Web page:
Cold Weather Paddling

30
Dec

Cold Weather Paddling

by Barbara Wendler

Okay, so it’s getting colder. That doesn’t mean it’s time to put away your paddles! Being on the water during the fall and winter months can be exhilarating and unforgettably beautiful, as long as you’re prepared! We want to pass along some tips to help keep you safe and comfortable.

First, plan. Check the air and water temperatures. If the sum of the two are less than 120 degrees, cold weather gear is a must. If the water temperature alone is less than 60 degrees, don your gear. The key is to protect yourself from heat loss, and the most efficient way to accomplish this is with layering.

Start with a “base” layer, which should be of a fabric that wicks moisture from your skin. These can be synthetics such as polyester, nylon and polypropylene. (Absolutely no cotton, which retains water and dries slowly.) The next layer(s) should help hold in your body heat but still allow you to move. Try synthetics, wool and/or neoprene. Your final “outer shell” layer is to protect your body from wind and water while still allowing for perspiration ventilation. This can be splash gear, a wet- or drysuit, or semi-dry wear. Remember – you’re on the water and exposure to water WILL happen.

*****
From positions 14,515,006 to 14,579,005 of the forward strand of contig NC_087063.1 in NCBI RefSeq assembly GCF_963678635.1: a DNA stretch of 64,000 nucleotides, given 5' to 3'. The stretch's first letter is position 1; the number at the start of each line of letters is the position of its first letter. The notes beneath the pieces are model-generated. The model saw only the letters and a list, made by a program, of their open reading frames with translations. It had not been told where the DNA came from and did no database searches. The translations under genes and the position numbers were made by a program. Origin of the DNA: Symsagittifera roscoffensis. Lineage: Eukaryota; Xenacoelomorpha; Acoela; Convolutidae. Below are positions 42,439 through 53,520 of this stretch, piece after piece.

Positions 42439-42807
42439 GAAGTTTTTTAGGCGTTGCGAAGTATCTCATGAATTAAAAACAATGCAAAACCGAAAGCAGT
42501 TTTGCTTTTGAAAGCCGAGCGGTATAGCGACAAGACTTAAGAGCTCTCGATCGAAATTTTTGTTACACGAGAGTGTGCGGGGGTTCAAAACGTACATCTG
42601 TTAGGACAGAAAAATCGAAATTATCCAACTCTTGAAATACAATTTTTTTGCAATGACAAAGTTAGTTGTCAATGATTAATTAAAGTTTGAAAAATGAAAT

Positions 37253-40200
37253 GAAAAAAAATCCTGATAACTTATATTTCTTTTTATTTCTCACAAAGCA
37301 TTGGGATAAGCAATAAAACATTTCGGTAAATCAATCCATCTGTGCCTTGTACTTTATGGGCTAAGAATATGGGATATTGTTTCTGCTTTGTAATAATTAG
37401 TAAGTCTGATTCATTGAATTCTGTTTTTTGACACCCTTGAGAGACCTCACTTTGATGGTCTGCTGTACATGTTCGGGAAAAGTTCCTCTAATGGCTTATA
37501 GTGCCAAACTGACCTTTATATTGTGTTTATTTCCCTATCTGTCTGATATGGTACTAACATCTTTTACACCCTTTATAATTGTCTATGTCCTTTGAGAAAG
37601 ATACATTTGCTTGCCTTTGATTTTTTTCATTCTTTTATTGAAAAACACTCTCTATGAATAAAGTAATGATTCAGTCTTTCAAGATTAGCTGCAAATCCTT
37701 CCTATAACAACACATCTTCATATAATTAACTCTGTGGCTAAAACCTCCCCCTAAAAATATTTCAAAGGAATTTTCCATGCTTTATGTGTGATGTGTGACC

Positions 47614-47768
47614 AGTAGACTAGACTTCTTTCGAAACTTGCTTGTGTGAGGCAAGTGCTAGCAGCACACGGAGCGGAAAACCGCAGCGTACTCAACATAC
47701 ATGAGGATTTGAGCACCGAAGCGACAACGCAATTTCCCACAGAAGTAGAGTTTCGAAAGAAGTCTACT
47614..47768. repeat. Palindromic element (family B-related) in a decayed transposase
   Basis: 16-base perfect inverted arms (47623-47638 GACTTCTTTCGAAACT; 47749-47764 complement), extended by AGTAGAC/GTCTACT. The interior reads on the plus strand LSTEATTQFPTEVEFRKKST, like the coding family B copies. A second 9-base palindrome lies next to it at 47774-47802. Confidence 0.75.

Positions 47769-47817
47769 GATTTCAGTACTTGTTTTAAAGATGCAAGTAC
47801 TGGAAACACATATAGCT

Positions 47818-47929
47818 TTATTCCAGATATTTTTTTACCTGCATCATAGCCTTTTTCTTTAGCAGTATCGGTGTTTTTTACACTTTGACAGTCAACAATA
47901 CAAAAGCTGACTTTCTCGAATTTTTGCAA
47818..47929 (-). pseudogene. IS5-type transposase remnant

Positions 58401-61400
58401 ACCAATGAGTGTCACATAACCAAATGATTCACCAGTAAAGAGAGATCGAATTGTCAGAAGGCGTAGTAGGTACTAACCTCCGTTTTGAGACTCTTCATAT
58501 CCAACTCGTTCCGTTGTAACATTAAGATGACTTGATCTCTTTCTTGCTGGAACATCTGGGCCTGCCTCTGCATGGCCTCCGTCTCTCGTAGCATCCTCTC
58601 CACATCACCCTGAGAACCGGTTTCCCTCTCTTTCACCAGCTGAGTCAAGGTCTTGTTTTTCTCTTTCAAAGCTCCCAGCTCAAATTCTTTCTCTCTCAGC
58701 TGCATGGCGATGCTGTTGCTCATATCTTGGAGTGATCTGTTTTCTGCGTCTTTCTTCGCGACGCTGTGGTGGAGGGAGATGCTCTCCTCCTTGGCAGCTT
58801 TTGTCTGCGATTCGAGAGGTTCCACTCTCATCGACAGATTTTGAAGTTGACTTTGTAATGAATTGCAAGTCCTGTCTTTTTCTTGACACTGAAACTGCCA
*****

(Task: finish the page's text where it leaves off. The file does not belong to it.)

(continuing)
Don’t forget about the other body areas, i.e. the head, feet and hands. Keep body heat in by wearing a neoprene or other synthetic-made helmet liner or fleece-lined hat. Neoprene is a common insulating material for gloves and socks, too. Put on liners first for even more protection. “Pogies” are terrific for keeping wind and water off your hands while still allowing for the skin-on-paddle grip. Neoprene booties complete your cold weather attire.

If you’re unsure that you’ve put together the perfect cold weather apparel, get in the water with it! Dress for the worst. And keep your body fueled with liquids and high carb foods.

Now, go out and play!

Read the entire newsletter